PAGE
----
RUMFORD — While every war has its own unique problems, one thing is common among all — ordinary people accomplish extraordinary things.

That was the message by Vietnam veteran Joseph Roberts, the featured speaker at Wednesday morning’s Veterans Day ceremony.

“Rich, poor, black, white, men and women — some veterans have endured great hardships, all have sacrificed something so we all could enjoy the freedoms we have today,” he said.

Roberts spoke before a crowd of at least 300 people, more than most Veterans Day ceremonies in recent years.

Boy Scouts, Cub Scouts, at least 80 veterans and auxiliary members, a couple of dozen Interact teenagers from the local Rotary club, and scores of people of all ages attended the hour-long ceremony in the Mountain Valley High School auditorium.

Young people from the Sundown Squadron of the Civil Air Patrol carried the flags and assisted with the “Missing Man” ceremony, which symbolizes soldiers still missing in action.

Rumford American Legion Commander Kirk Thurston believes the unusually high attendance could be attributed to the wars in Iraq and Afghanistan.

Roberts, who served in the Air Force from 1971 to 1976, said soldiers have battled communism, imperialism, fascism and terrorism.

“Today is important. We choose to honor the living veterans from the greatest generation to the latest generation. It is the veterans who gave us this extraordinary country,” he said.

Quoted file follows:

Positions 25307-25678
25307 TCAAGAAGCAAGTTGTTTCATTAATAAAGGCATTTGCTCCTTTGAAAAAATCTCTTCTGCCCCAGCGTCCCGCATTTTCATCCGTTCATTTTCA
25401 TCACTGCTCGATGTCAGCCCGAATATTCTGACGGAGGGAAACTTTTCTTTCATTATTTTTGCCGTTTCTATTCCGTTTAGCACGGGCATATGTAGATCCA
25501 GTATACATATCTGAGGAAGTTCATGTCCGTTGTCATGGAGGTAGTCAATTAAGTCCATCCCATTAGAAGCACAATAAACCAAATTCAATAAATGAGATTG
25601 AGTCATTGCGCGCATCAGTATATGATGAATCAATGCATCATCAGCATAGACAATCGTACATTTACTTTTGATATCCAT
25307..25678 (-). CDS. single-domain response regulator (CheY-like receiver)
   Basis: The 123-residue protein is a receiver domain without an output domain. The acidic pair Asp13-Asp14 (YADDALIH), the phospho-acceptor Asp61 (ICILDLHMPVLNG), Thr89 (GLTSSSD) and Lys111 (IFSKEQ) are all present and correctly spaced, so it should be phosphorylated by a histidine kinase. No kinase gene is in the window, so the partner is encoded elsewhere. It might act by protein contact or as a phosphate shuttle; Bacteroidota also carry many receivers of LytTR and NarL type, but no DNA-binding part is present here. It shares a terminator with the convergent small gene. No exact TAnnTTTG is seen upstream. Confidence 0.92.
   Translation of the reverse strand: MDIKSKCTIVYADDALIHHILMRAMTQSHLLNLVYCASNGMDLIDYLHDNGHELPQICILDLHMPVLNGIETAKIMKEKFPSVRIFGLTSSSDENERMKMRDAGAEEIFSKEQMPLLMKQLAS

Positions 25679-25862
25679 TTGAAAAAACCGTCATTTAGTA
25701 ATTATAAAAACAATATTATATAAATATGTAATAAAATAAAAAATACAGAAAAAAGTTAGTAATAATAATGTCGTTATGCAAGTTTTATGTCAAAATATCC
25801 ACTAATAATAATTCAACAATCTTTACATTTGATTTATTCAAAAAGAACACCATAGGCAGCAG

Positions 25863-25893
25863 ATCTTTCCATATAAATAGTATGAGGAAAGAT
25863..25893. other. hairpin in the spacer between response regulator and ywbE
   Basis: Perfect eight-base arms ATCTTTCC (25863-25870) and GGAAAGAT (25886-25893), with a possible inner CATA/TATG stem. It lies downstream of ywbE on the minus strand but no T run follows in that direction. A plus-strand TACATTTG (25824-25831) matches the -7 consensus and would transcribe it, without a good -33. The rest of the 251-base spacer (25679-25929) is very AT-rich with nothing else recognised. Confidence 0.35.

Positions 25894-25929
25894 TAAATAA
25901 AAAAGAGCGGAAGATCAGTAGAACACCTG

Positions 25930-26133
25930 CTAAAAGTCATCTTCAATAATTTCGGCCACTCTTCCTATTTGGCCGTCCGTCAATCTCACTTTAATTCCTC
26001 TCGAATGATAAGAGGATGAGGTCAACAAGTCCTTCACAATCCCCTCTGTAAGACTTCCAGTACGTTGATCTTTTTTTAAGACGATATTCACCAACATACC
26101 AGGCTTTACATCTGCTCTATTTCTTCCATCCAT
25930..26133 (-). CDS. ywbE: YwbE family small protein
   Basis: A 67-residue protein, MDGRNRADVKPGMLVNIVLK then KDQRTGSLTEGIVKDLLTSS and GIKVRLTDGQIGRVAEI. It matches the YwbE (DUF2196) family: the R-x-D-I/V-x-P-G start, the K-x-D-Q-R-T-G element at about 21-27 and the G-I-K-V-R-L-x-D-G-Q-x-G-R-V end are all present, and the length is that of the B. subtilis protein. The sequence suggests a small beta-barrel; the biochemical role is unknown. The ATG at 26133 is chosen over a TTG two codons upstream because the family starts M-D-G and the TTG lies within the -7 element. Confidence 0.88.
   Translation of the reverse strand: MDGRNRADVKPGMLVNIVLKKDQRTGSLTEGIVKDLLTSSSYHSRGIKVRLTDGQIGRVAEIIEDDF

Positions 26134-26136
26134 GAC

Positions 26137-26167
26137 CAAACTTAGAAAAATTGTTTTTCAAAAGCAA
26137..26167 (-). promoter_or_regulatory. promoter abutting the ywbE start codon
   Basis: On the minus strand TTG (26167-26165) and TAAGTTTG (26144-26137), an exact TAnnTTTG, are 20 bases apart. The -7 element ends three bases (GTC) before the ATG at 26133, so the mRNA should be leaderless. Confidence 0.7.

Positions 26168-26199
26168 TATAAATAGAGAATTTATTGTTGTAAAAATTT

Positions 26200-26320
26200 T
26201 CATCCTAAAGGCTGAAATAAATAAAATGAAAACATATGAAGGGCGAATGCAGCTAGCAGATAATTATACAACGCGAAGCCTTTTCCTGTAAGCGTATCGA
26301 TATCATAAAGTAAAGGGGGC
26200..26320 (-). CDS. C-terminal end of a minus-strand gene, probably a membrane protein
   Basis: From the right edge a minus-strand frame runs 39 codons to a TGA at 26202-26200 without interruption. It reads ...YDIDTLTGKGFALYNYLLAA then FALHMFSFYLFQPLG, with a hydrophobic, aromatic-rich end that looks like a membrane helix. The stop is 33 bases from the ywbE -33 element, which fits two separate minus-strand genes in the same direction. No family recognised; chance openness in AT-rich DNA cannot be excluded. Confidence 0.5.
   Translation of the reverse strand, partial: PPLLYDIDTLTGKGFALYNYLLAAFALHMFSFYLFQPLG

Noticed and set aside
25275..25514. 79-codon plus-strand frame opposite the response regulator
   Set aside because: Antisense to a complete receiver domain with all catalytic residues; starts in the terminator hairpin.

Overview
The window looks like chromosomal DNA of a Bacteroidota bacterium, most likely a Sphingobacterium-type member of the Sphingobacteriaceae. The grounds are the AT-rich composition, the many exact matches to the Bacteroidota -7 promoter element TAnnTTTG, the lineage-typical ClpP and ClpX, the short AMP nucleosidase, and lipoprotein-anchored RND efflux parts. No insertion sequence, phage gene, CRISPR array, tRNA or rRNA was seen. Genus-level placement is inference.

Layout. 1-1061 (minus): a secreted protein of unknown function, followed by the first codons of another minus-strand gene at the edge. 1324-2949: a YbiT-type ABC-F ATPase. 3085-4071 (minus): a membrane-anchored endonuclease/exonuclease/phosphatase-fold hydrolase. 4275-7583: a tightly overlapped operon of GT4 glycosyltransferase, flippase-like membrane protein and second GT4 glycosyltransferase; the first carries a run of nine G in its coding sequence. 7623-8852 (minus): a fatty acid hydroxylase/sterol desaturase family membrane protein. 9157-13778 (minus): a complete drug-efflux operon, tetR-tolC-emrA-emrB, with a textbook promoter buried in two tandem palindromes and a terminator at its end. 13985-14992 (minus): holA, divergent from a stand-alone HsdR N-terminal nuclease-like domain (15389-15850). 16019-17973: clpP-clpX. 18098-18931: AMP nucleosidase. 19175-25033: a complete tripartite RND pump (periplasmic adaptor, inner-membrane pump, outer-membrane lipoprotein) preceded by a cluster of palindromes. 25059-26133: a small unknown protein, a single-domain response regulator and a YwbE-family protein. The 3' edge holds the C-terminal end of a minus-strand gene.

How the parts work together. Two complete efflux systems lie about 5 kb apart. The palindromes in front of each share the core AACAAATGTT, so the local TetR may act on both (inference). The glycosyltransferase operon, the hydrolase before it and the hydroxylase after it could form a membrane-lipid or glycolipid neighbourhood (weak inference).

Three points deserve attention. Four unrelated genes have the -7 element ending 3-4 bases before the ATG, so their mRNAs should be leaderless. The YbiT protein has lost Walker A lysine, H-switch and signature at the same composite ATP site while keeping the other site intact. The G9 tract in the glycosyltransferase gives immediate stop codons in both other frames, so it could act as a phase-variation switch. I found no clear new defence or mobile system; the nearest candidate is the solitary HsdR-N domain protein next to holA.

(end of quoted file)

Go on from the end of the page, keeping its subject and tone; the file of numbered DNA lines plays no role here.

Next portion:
The Mountain Valley High School Band played the theme songs for each branch of the military, while the 25-voice Rumford Association for the Advancement of the Performing Arts sang songs of peace along with several patriotic songs.

Legionnaires Greg Ryder and Marvin Bickford performed the folding flag ceremony while Thurston described the meaning of each fold.

Local businessman Ron Theriault served as host for the annual event. He spoke of the 20th anniversary of the end of the Berlin Wall and of the soldiers who fought from the American Revolution to the current wars in the Middle East.

“If you know someone serving overseas, write to them. If you don’t know anyone, contact the United Service Organization,” he said. “If you are a vet, you are living history. Before you pass away, share your experience with your children and grandchildren. We need to better understand your sacrifice.”

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Veterans Harvey Manson, Chummy Broomhall and Felix Ricci salute during the singing of the national anthem at the  Veterans Day ceremony at Mountain Valley High School on Wednesday. More than 300 people attended, more than most ceremonies held in recent years.


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